George Lucas owes me nothing, Han shooting first or not. Would it be nice if I had a choice of which version I wanted to watch on DVD? Sure. But I'm not owed that. I, however, kind of feel like I should watch Star Wars again today. After what George put himself through, it feels like the least I can do.

:: Also, I like how Lucas spread the profits around, giving percentage points or pieces of points to a lot of the key people who worked on the movie. He says in the book that the people who worked so hard on Star Wars deserved to share in its financial success. Classy guy.

:: In the end, I really like Rinzler's assertion that Star Wars was the culmination of a trilogy about George Lucas's youth and his realization of his place in the world, starting with THX 1138 (which I've still never seen), continuing through American Graffiti, and completing its theme in Star Wars. I think that explains a lot about why Star Wars feels so much like a film unto itself and less like part of a series.

What a terrific book. It's really strengthened my appreciation for Star Wars and put certain aspects into a perspective I didn't really have before. Now I have to go to the library and get his book The Making of The Empire Strikes Back. Oh, and I see he's got a book about the Indiana Jones movies to tide me over until the book about Jedi comes out next year.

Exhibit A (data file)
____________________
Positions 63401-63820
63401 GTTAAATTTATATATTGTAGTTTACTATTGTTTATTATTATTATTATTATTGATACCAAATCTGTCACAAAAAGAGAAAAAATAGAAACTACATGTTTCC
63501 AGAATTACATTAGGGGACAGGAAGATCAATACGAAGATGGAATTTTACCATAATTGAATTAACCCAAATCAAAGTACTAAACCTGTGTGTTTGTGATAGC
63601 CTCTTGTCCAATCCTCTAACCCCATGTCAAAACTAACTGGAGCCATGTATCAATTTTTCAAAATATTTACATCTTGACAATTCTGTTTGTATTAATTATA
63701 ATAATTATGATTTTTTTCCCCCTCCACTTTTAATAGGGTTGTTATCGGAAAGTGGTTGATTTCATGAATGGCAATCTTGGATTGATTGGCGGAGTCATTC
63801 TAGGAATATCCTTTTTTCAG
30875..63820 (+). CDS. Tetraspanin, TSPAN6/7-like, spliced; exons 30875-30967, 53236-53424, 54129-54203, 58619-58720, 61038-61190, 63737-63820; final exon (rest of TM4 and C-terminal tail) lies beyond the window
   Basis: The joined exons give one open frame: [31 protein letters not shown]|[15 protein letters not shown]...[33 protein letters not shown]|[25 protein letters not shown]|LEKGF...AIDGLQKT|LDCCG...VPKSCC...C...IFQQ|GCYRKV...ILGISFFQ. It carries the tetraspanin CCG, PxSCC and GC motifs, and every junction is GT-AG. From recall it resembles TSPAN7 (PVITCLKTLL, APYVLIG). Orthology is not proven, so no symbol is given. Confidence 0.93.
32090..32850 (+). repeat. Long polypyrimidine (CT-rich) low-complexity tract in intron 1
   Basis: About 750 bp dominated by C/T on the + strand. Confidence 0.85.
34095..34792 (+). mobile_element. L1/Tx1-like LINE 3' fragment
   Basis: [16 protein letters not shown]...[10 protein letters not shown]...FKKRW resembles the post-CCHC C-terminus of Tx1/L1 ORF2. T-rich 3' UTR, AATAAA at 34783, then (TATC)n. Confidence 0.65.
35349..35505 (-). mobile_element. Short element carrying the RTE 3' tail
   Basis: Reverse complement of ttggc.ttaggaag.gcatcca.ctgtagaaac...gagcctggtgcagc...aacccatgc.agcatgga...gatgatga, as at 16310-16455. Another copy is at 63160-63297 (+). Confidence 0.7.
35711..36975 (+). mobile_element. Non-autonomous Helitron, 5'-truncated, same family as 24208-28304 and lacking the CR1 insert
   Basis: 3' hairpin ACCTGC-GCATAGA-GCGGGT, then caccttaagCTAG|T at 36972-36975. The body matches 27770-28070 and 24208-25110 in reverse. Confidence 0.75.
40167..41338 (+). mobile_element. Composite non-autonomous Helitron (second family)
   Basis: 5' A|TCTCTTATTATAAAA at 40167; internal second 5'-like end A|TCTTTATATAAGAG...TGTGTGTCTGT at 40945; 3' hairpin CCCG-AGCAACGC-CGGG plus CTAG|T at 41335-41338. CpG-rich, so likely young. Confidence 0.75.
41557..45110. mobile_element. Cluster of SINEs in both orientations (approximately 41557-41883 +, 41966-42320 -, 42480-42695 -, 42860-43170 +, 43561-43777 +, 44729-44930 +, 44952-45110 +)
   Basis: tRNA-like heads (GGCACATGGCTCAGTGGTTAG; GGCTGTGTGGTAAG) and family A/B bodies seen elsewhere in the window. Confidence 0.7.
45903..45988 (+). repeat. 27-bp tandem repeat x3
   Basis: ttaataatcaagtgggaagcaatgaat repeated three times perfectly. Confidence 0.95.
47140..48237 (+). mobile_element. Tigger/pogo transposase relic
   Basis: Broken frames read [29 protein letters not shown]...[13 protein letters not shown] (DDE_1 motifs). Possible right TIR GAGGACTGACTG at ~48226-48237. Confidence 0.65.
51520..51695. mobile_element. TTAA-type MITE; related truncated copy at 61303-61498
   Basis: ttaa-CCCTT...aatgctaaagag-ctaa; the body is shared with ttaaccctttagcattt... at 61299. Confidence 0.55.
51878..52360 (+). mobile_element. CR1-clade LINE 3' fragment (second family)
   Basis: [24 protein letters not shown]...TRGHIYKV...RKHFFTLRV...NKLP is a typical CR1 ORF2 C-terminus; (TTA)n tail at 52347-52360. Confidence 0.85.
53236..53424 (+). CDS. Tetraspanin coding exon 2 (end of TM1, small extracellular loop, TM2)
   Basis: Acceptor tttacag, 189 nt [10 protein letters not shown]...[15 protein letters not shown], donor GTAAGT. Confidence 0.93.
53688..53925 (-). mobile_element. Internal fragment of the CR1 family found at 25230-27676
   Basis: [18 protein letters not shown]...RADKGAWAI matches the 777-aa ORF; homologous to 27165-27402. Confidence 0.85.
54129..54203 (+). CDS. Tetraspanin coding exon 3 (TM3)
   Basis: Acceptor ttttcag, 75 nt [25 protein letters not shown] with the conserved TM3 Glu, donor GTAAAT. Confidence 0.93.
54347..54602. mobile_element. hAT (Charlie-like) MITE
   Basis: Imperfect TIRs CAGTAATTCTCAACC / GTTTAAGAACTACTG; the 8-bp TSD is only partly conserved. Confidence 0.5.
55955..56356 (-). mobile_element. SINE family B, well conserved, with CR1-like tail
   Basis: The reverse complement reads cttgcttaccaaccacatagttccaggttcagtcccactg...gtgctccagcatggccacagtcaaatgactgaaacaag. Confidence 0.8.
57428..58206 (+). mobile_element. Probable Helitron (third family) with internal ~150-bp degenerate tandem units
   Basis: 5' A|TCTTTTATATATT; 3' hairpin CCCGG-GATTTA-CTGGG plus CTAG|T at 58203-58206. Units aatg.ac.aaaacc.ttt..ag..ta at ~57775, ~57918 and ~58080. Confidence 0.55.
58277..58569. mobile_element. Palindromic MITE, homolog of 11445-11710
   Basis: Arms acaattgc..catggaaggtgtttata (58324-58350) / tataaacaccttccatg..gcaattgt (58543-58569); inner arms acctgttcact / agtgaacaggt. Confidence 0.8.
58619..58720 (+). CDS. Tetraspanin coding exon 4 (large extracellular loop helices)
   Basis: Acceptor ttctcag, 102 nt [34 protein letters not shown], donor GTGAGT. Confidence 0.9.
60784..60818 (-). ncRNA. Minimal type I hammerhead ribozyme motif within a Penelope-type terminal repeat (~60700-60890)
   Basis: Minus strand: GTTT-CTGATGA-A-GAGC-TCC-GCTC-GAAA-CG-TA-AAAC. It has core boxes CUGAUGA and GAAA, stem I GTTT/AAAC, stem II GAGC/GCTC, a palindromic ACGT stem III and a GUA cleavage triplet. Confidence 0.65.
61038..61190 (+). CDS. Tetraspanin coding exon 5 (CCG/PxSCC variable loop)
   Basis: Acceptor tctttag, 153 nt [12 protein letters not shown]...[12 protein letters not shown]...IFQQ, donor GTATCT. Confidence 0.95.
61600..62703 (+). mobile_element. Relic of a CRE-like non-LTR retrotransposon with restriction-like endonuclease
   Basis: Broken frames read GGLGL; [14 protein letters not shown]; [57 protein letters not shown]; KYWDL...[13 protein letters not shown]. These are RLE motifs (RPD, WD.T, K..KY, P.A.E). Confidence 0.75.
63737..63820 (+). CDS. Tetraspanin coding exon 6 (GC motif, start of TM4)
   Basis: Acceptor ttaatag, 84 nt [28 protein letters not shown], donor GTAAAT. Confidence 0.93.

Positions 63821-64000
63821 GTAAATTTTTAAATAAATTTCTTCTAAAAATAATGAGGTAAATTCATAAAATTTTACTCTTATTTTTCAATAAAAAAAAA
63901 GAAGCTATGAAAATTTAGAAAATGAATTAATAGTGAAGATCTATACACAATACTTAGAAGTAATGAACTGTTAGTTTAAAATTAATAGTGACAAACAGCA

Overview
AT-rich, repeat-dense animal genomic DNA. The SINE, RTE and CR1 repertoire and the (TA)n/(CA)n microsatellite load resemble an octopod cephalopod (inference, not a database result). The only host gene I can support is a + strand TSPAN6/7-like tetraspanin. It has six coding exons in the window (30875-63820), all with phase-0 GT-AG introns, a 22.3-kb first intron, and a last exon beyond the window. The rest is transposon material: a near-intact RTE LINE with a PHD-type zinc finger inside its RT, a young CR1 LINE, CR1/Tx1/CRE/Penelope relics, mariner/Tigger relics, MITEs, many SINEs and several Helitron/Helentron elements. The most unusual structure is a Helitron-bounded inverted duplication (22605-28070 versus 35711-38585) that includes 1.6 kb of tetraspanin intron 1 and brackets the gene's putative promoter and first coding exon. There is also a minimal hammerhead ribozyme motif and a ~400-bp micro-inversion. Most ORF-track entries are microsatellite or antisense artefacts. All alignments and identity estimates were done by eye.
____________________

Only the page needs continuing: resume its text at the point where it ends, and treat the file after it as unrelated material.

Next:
2 comments:

Kelly Sedinger said...

This is a wonderful book, along with its TESB follow-up. It's fascinating to me to see how many ideas were there right from the beginning; so much fan bitching is really neutered if you read this book and know something about the creative process as it took place. (Incidentally, I've been re-watching the entire Star Wars saga the last month...one movie a week, each Sunday. Next week I finish up. Part of this is to refresh my memory so I can finally wrap up "Fixing the Prequels"....)

SamuraiFrog said...

Good news! I've been waiting patiently for more "Fixing the Prequels."